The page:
MULK (2018)

  • Release Date: 03/08/2018
  • Cast: Tapsee Pannu, Rishi Kapoor, Manoj Pahwa, Neena Gupta, Prateik Babbar, Rajat Kapoor, Ashutosh Rana
  • Director:  Anubhav Sinha

Mulk is Anubhav Sinha’s best contribution to the Indian film and television industry after Sea Hawk which I loved as a kid. His films have been extremely amateurish in their execution of subjects ranging between superhero, bank heist, international terrorism, and even romance. However, apart from Dus that I found wickedly entertaining (in good and bad ways), Ra.One which had wonderful VFX and maybe Tathastu which had a soulful performance by Sanjay Dutt, all his films ended up being average to bad. Hence even though I was intrigued by the Mulk trailer, I was keeping my fingers crossed. Thankfully Anubhav Sinha is able to make a film that is mostly devoid of all previous Anubhav Sinha limitations.

Murad Ali Mohammad’s (Rishi Kapoor) life is ravaged when a family member of his is killed in an encounter with the police after he masterminds a terror attack which kills many. Murad and his family are clueless of their family member’s involvement in the attack but are nevertheless pulled into the firing line when Murad’s brother Bilal (Manoj Pahwa) is held as an accomplice in the attack and even Murad comes under the scanner. He now has to depend on his advocate daughter-in-law Aarti (Tapsee) to not only clear his name and acquit Bilal but also to speak for the insults and prejudice that he has had to endure within a matter of days in the same community where he has lived his whole life.

Mulk is a gritty and serious film that is characterized by some simmering drama that unfolds mostly in the second half. The film starts slow. I really had to wait a while before anything substantial happened and I have to be honest that it somewhat got on my nerves to wait this long to come to the point that I had already seen in the trailers. However, once the case rolls, the film quickly gets tense and absorbing. The give and takes between the lawyers are chatty, engrossing and witty. As the case moves forward, we get sneak peeks into Murad’s various encounters with the society, prejudiced police, and friends who hate him now and think that he should go back to Pakistan. Through these peeks we get to understand the essence of Murad’s psyche that in so many ways characterizes the psyche of a whole community.

The film shows in graphic details the extent of abuses that can be hurled at a community as the prosecuting lawyer played wonderfully by Ashutosh Rana, goes ahead and calls out the Muslim community to be illiterate, prejudiced against other religions, having no regard for population control and ensuring that atleast one of their family members is dedicated to the cause of terrorism. As the film progresses, Aarti and Murad, through their interplay prove how ill-placed all these misconceptions are.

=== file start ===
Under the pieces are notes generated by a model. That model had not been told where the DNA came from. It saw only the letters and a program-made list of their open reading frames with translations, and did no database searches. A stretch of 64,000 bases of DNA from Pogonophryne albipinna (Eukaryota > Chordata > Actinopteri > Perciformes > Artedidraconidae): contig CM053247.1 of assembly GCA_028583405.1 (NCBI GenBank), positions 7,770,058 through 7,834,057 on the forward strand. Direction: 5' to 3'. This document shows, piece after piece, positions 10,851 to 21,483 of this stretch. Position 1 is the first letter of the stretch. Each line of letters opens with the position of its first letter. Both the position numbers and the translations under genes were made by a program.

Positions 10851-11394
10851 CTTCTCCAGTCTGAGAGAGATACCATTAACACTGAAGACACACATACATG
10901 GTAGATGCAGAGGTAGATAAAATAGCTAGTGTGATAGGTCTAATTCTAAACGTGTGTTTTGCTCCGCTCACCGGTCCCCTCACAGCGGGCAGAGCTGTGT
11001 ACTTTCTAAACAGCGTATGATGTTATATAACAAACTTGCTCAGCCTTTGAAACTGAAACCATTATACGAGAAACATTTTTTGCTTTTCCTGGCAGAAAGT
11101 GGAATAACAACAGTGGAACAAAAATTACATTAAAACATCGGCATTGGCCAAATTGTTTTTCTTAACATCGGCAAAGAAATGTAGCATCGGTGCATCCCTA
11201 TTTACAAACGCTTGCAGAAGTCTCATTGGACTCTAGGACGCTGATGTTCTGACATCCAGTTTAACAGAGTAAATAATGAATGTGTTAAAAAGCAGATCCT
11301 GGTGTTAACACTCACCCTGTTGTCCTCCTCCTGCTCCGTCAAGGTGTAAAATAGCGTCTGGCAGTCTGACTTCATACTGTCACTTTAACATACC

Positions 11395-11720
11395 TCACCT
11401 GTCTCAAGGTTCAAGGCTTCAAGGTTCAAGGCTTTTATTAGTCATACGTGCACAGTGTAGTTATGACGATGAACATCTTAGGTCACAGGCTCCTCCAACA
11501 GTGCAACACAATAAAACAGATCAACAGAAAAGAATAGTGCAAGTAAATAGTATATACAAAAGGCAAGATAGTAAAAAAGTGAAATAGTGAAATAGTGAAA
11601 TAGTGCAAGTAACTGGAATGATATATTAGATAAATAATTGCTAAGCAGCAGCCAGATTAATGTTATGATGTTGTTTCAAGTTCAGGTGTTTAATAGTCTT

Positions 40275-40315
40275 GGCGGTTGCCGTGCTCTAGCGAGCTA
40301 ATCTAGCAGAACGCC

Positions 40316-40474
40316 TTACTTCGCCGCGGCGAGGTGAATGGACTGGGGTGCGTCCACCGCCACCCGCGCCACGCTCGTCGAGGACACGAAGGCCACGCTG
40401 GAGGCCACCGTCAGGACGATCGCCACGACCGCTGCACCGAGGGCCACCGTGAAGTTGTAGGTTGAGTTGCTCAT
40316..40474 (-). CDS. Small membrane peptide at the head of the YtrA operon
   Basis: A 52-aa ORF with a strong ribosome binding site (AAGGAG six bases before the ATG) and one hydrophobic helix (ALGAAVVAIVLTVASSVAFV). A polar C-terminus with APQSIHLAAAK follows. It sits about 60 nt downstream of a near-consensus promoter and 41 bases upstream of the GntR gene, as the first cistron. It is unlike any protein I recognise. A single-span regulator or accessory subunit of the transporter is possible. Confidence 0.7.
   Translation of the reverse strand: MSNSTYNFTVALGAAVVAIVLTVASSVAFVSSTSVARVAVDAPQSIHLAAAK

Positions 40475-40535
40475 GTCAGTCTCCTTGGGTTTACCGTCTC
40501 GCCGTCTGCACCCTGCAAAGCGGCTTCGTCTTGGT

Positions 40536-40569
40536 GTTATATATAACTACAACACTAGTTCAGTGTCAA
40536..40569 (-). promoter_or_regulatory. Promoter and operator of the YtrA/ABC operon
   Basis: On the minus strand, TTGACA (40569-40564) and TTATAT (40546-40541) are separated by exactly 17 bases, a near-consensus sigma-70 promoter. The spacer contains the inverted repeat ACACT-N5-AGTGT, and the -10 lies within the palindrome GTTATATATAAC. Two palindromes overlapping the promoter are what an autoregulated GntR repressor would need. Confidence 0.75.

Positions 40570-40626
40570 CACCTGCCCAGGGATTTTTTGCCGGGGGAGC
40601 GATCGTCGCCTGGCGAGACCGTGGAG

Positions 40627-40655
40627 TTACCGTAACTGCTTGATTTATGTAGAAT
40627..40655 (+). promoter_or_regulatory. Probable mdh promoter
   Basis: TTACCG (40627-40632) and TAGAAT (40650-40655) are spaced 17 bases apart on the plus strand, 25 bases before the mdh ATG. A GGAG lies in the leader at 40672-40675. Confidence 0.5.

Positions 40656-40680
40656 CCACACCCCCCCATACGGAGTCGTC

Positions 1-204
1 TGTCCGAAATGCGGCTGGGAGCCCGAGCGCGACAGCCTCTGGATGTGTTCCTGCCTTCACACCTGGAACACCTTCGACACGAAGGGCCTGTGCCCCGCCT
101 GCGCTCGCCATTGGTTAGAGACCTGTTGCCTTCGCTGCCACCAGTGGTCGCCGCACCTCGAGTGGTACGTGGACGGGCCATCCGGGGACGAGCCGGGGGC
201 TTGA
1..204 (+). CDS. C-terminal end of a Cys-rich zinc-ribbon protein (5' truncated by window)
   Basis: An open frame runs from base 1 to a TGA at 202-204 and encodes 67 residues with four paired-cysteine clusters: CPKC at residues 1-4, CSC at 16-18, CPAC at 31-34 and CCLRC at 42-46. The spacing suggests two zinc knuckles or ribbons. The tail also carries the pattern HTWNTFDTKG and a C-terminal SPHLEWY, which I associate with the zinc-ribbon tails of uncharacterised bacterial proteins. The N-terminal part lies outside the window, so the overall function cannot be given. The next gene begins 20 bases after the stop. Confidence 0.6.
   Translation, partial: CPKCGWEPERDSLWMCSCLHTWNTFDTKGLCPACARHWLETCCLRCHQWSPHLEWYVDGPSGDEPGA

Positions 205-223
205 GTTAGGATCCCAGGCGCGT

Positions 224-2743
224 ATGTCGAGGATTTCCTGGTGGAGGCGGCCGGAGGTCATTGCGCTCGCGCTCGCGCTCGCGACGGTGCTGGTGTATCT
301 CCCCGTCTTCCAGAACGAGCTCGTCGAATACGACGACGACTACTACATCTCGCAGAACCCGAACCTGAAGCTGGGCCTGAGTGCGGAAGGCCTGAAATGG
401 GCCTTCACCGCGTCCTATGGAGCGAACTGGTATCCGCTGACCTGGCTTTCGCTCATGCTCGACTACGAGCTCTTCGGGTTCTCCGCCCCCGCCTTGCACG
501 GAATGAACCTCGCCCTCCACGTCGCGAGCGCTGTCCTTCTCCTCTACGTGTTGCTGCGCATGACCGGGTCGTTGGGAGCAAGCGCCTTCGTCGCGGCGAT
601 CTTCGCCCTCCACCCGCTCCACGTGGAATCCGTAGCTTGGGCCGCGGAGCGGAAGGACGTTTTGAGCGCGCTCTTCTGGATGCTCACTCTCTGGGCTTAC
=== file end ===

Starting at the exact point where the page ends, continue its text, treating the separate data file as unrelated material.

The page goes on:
In dealing with a subject like this, it was extremely easy for the director to have gone overboard with jingoism (easier so for Anubhav Sinha) but surprisingly Sinha plays it low key which in so many ways makes the screenplay that much more shattering. Mulk’s soul lies not only in its content but in its authoritative performances.

Tapsee Pannu is quickly becoming one of Bollywood top notch actresses. Not heroine…actress. She so organically transitions between the Judwaas and the Pinks that one cannot help but applaud her range. However, I feel that she is in her comfort zone when she is doing content driven roles and Mulk stretches her to the boundaries that she touched in Pink. Here she has a much more heroic act and plays a character that has a lot more to do. But even in that she never abandons the humane side of Aarti. Apart from the courtroom scenes that ought to have been the high points of her act, she shares some interesting dynamics with Rishi Kapoor’s Murad in the seclusion of his palatial house which bears a deserted look after the tragedy strikes their family. These scenes I believe were extremely well done and just underline the acting prowess of Tapsee as she holds her own in front of a seasoned actor like Rishi Kapoor.

Rishi Kapoor is brilliant in a role that is again very different and has a distinct shade to it. He played a wretched villain in Agneepath. Then a sexually charged grandfather in Kapoor and Sons, then a hapless old man in 102 Not Out and now here he plays a fiery advocate who has enough fire in his belly to burn through all the red tape, abuses and prejudice to prove the innocence of his brother in the court of law. He suits the role perfectly and there wasn’t any instance when I didn’t take him to be Murad Ali Mohammad. Rajat Kapoor has a cameo at best but he leaves an indelible mark on the whole film. It was a perfect casting choice. Ashutosh Rana as the prosecuting lawyer is vile, sadistic and exactly what you want him to be. Manoj Pahwa is great as Bilal. Kumud Misra as the judge has a delightful cameo.

Mulk is an important film that is as entertaining as it is eye-opening. I see myself watching this film a lot many times more before I get tired of it. It is a good courtroom drama sans the usual Bollywood theatrics in a courtroom. It raises the right questions and answers them with power and conviction. It has great performances and sans the initial portions, the film is riveting. This is easily one of the better films of 2018 and should definitely be checked out.

Rating: 3.5/5 (3.5 out of 5 Stars)  




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